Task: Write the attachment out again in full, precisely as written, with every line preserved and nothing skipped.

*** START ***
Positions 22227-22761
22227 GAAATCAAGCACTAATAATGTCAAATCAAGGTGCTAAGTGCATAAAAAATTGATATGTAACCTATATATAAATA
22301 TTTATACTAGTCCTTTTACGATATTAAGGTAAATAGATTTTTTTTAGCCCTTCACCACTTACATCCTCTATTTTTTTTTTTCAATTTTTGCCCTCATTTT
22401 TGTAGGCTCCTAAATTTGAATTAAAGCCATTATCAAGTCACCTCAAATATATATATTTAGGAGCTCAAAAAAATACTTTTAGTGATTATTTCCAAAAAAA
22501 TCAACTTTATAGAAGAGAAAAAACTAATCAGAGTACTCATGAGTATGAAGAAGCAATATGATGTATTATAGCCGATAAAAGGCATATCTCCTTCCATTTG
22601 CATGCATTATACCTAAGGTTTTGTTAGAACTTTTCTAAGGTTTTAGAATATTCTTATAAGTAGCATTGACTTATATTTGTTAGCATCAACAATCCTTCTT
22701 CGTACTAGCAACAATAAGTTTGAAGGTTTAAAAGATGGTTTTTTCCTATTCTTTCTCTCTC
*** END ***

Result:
Positions 22227-22761
22227 GAAATCAAGCACTAATAATGTCAAATCAAGGTGCTAAGTGCATAAAAAATTGATATGTAACCTATATATAAATA
22301 TTTATACTAGTCCTTTTACGATATTAAGGTAAATAGATTTTTTTTAGCCCTTCACCACTTACATCCTCTATTTTTTTTTTTCAATTTTTGCCCTCATTTT
22401 TGTAGGCTCCTAAATTTGAATTAAAGCCATTATCAAGTCACCTCAAATATATATATTTAGGAGCTCAAAAAAATACTTTTAGTGATTATTTCCAAAAAAA
22501 TCAACTTTATAGAAGAGAAAAAACTAATCAGAGTACTCATGAGTATGAAGAAGCAATATGATGTATTATAGCCGATAAAAGGCATATCTCCTTCCATTTG
22601 CATGCATTATACCTAAGGTTTTGTTAGAACTTTTCTAAGGTTTTAGAATATTCTTATAAGTAGCATTGACTTATATTTGTTAGCATCAACAATCCTTCTT
22701 CGTACTAGCAACAATAAGTTTGAAGGTTTAAAAGATGGTTTTTTCCTATTCTTTCTCTCTC